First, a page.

Fewer animals were euthanized last month at the Montgomery County Animal Resource Center (ARC) than at any point in recent years, a shift coming after an independent review of the shelter and the replacement of its longtime shelter director.
The county’s live release rate hovered between 50-56 percent from 2104-2017 and rose to 65 percent earlier last year. But December’s dramatically-improved 89.9 percent live release rate is more in line with modern shelter standards, according to animal welfare experts.
“We have made enormous progress in a short period of time, but we still have plenty of work to do,” said Bob Gruhl, who was named the shelter’s interim director succeeding Mark Kumpf who was eventually fired by county commissioners after an independent review of the shelter in November.
Other shelter benchmarks showed improvement as well during December, according to the county, which cautioned that shelter numbers usually decrease during winter months and changes to the county’s cat policy with local jurisdictions further diminished numbers.
But compared to December 2017 when 92 dogs and 40 cats were euthanized not at an owner or guardian’s request, just 18 dogs and 17 cats were euthanized last month not on behest of an owner.
During December, the ARC adopted out 139 pets, which included 95 dogs, 29 puppies, 10 cats and five kittens. A total 105 pets were spayed or neutered, 94 were returned to owners and 79 were transferred to other organizations such as animal rescues.
ARC’s December statistics are moving in the right direction yet many remain both skeptical but hopeful of long-term change,” said Beth Miller, president and founder of Wagtown, a local nonprofit that advocates for dog-friendly communities.
“I think it’s a good start. I think that I see more positive feedback from the community,” Miller said. “Of course, it’s paired with a lot of mistrust, so I think a lot of people are looking at this like ‘show me what you’ve got. Prove to me that you are truly going to be a community partner.’”
The ARC under Kumpf’s leadership had come under intense public scrutiny for putting to death animals too quickly — in some cases while their owners were still looking for them.
A new policy now requires the shelter director to approve all euthanasia, but a change made at ending cat control contracts, which puts more responsibility for controlling the feline population on municipalities, may have played a bigger role in the month’s dramatic change.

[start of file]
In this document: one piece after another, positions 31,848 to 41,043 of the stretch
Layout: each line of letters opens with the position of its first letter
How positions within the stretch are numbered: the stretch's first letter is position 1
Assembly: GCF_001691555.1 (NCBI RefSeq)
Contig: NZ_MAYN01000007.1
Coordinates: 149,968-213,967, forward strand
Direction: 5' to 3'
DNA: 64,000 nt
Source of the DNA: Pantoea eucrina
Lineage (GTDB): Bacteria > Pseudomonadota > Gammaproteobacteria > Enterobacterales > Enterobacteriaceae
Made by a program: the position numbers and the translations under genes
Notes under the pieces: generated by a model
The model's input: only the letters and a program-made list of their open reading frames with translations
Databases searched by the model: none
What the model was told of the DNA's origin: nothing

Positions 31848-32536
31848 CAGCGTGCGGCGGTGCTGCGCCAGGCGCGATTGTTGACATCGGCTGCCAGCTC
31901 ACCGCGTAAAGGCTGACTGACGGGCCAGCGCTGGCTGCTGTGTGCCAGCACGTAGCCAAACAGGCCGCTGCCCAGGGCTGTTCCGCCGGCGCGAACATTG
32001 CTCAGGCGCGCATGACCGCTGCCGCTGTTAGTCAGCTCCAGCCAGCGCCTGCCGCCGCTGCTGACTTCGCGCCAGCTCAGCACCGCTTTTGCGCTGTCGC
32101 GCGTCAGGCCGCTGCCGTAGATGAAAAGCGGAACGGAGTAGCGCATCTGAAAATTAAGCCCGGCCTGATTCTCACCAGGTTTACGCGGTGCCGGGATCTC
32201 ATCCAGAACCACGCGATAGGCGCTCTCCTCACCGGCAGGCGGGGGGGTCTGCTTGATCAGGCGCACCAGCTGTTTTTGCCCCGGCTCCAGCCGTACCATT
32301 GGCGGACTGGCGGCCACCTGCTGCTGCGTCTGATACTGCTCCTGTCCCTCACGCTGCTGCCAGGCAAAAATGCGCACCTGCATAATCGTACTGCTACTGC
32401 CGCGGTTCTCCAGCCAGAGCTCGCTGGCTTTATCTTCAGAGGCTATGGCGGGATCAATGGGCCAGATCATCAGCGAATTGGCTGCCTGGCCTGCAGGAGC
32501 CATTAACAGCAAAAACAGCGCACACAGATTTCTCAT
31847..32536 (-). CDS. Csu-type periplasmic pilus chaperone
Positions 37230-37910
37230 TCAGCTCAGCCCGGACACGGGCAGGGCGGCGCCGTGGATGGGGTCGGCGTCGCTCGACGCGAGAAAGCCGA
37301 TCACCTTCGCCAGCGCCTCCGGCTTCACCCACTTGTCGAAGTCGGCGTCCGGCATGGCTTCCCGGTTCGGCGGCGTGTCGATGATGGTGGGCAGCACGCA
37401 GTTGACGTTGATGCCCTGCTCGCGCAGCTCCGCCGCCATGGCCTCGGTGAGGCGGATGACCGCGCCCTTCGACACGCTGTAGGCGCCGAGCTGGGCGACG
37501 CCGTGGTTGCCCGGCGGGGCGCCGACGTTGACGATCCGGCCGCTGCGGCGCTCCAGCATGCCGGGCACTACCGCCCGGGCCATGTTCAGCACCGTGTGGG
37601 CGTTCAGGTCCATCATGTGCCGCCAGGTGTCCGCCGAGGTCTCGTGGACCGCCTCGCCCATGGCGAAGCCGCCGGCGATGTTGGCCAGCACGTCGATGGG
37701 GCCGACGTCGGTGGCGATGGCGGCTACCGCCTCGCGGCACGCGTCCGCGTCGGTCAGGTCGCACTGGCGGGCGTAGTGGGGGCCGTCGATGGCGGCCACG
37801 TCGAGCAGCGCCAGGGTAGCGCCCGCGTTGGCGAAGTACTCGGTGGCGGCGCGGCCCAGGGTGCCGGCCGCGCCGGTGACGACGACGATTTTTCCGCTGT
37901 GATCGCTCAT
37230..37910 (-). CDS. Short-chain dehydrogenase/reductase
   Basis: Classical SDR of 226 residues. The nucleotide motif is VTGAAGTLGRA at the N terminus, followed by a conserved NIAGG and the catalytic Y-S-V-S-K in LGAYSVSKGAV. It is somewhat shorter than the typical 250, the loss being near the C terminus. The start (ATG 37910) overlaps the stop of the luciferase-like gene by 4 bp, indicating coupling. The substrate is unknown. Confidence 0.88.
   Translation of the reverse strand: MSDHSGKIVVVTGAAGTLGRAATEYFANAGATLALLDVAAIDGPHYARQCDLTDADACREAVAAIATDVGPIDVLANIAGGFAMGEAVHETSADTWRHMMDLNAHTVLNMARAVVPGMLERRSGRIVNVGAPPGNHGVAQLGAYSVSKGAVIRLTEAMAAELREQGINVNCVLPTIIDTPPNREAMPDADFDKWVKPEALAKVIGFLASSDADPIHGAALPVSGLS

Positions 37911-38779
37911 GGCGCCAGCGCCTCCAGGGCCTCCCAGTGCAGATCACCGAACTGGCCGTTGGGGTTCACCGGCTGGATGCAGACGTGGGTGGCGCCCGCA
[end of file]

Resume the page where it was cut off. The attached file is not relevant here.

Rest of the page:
The county brought in Team Shelter USA in November to study the ARC’s operations and propose recommendations for improvements.
The deepest examination into shelter operations in 15 years turned up dozens of ARC shortcomings.
Animals were inconsistently monitored and vaccinated, housed in cramped, filthy cages and sometimes put to death for reasons other than failing health, according to the report.
Employees suffered from burnout and “compassion fatigue” and were unable to adequately provide appropriate customer service nor proper care for animals, according to the study.
The cumulative dysfunction at the shelter created “an avalanche of negative consequences,” the report read.
Team Shelter USA identified 30 emergency action steps. Those and others less critical brought the total number of recommendations to 174. As of Friday, 15 percent of the recommendations had been completed while 42 percent remain in progress and 43 percent are under review, according to the county.
Critical changes first addressed included fixing a freezer, discontinuing behavior temperament testing of animals and offering fee-waived adoptions. The county is also fast-tracking new staff positions.
Colbert said he has reviewed a request by Gruhl to hire eight and half new equivalent positions at the shelter and will soon be asking commissioners to approve those.
“We are moving down the path of getting the staffing where it needs to be,” Colbert said. We will request the commissioners approve an additional eight and a half different positions that Bob has requested and I have reviewed.”
While the numbers may be improving, both the federal Drug Enforcement Administration and Montgomery County Sheriff’s Office have started separate investigations into the facility, county officials said last week.
DEA agents turned up at the ARC on Jan. 4 looking at how drugs at the facility are handled, said Montgomery County Administrator Michael Colbert.
Kumpf, the ARC’s former director, is also a named defendant in a wrongful death lawsuit of Klonda Richey, who was mauled to death in Dayton in 2014 after she alerted the ARC about two dozen times to a problem dog next door. Court documents filed by Richey’s estate also allege key evidence in the case was destroyed by the ARC.
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